Works in progress

January 14, 2013 § Leave a comment

1. I spent time on one beach, transporting the stones from the shoreline to another beach area on the island, and then transporting sand from there to the first. People have such an investment in ‘taking things in’ and having an understanding or measure of a place, but now when people stand there at these places there will be a small part of it that has come from an unknown. An unknown unknown. I want to do this in Iceland too, where there is a beach of black sand.

2. I read blog posts of people who had visited the Island where they describe what what they did and where they went, and I went out to try and recreate their journey. An uninvited pilgrimage to the steps of unknown people.

3. I found feathers and made a nest, a sort of hyper-realistic one so that if someone stumbled on it, it might seem too perfect, too put together.

4. I walked some labyrinths and pulled a string behind me and at the end I buried a secret. But to get to the secret you have to find the string on your own accord and follow it, the same path. Maybe there is something there that will touch your head and so you have to bow to avoid it.

5. I have made a dictionary of ice/Arctic water forms from a variety of books I have read, and I am painting them, what I think they look like, as a sort of index of imagined forms. Maybe they will somehow resemble what they are if the term is exact enough, or makes me recall images seen briefly in my visual life. If I show them to other people as a representation, they might believe it.


The form of water

January 14, 2013 § Leave a comment

I read a book about six months ago about the delineation of water and land, that liminal space of brackish water, marshes, tides, estuaries, river mouths, tidal pools, bayous. The sorts of objects there, tidal markers, lighthouses, flotsam and jetsam – ships that pass over this and through that. I find this sort of language very very interesting. I also love the terminology and dictionaries that sailors made in the 1600-1800s – those who took journeys to the arctic and other areas, names for ice flows, ice sheets, hard and soft snow, icebergs in formation. I wonder how many other local or site specific vernaculars exits to describe the water/land meeting points, their tributies, and the petering of known things from a shoreline. A dictionary of known water forms and their angularities.

Then imagine making all of them with light sculptures.


January 14, 2013 § Leave a comment

A Voyage of Discovery, 1819

Made under the orders of the Admiralty, in, His Majesty’s Ships, Isabella and Alexander, for the purpose of exploring Baffin’s Bay and inquiring into the probability of NORTH-WEST PASSAGE.

By John Ross, K.S. Captain Royal Navy





Iceberg, an insulated mountain of ice.

A Floe, a piece of ice of a considerable size, but the extent of which can be distinguished.

A Patch, a number of pieces of ice overlapping and joining each other.

A Stream, a number of pieces of ice joining each other in a ridge on any particular direction.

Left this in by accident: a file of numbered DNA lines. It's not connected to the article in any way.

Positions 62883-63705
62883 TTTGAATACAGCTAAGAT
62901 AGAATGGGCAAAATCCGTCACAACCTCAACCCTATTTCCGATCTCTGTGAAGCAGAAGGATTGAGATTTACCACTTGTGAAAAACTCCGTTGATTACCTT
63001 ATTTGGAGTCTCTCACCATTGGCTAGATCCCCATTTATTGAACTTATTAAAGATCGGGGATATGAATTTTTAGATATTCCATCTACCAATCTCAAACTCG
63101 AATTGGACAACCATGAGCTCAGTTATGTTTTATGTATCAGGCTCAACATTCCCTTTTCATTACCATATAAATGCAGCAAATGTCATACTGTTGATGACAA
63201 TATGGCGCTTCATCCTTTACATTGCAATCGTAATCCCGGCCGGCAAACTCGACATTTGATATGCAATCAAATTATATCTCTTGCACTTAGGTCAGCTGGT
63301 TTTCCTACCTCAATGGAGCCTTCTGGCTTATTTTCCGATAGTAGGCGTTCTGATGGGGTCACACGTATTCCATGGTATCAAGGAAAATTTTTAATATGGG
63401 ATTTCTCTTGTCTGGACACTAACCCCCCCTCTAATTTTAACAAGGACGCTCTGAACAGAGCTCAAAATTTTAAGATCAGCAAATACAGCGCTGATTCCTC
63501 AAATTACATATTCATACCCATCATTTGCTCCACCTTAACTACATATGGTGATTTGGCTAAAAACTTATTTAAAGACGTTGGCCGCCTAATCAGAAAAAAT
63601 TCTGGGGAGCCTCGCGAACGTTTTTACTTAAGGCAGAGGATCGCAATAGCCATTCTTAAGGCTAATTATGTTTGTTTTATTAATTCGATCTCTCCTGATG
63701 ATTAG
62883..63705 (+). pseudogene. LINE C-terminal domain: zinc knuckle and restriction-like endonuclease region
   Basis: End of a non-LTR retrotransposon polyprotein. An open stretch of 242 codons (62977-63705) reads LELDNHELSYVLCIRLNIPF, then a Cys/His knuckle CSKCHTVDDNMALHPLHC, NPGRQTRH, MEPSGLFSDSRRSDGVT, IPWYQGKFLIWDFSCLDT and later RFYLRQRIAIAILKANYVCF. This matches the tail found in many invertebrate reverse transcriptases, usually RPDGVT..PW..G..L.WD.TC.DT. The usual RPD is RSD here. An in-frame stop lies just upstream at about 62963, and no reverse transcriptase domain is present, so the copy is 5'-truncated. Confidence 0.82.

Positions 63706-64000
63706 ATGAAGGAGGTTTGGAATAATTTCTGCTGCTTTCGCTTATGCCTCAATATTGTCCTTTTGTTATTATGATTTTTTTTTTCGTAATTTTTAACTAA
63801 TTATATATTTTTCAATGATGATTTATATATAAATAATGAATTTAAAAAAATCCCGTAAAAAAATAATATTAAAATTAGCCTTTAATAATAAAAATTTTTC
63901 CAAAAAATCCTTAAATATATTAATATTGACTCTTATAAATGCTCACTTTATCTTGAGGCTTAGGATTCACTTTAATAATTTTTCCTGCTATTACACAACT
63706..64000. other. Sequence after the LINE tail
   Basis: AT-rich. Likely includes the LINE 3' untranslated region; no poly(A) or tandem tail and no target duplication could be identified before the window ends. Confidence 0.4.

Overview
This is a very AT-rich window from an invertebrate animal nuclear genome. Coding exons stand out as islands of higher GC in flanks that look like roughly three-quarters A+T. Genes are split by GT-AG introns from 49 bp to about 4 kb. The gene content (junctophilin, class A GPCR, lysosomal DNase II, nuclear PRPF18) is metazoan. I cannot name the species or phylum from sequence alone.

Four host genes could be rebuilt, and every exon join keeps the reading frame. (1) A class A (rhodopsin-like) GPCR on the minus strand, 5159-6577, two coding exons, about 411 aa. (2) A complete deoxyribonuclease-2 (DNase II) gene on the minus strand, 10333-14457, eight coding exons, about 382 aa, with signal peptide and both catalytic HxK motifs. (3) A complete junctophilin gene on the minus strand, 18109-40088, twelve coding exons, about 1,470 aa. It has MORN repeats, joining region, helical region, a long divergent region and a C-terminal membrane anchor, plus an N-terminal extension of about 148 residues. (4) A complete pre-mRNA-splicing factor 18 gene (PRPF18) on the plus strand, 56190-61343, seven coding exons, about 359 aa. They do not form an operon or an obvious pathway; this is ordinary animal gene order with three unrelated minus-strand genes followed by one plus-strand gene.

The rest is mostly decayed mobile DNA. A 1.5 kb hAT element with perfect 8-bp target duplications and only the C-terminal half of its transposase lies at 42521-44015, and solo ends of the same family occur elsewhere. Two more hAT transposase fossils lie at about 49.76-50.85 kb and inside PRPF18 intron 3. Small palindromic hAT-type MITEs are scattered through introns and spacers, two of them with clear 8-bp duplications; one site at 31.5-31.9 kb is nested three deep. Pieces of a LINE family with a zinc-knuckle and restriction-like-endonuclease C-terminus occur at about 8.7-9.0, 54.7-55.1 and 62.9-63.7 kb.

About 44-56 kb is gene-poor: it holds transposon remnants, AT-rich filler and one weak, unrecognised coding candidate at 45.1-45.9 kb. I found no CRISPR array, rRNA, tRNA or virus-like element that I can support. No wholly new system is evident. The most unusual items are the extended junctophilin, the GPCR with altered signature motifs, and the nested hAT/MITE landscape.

Loose Ice, a number of pieces near each other, but through which the ship can make way.

Sailing Ice, a number of pieces at a distance, sufficient for a ship to be able to beat a windward among it.

Brash Ice, ice in a broken state, and in such small pieces, that the ship can easily force through.

Cake Ice, ice formed in the early part of the same season.

Bay Ice, newly-formed ice, having the colour of the water.

Hummocks of Ice, humps of ice thrown up by some pressure, or force, on a field or floe.

Heavy Ice, that which has a great depth in proportion, and is not in a state of decay.

A Lane, or Vein, a narrow channel between two floes or fields.

Beset, surrounded with ice, so as to be obliged to remain immovable.

Nipt, caught and jammed between two pieces of ice.

A Tongue, a piece projecting from the part of an iceberg which is under water.

A Calf, a piece of ice which breaks from the lower part of a field or berg, and rises with violence to the surface of the water.

A Barrier, ice stretching from the land ice to the sea ice, or across a channel, so as to be impassable.

Land Ice, ice attached to the shore within which there is no channel.

Sea Ice, ice within which there is a separation from the land.

Download the book. Warning for colonial descriptions of First Nations people.

Shallow Water

January 14, 2013 § Leave a comment


Goods thrown into the sea with a buoy attached so that they may be found again. Goods or materials found or left on the sea floor.


Floating wreckage of a ship or its cargo (in particular fragments from a shipwreck.). Also, floating debris.


Part of a ship, its equipment, or its cargo that is purposefully cast overboard or jettisoned to lighten the load in time of distress and that sinks or is washed ashore.


Cargo that is also on the bottom of the ocean, but which no one has any hope of reclaiming. Forsaken, and (of ship) abandoned at sea; dilapidated, neglected.

The 1591 record – Articles concerning the admiralty of England, and the jurisdiction thereof stated:

“Any ship, yron, leade, or other goods floating or lying under the water or in the depth, of which there is no possessor or owner, which commonly are called Flotzon, Jetson, and Lagan.”


What is found, rescued or reclaimed. Anything that has been put to good use that would otherwise have been wasted.

What is found

What is found

Otherwise have been wasted.

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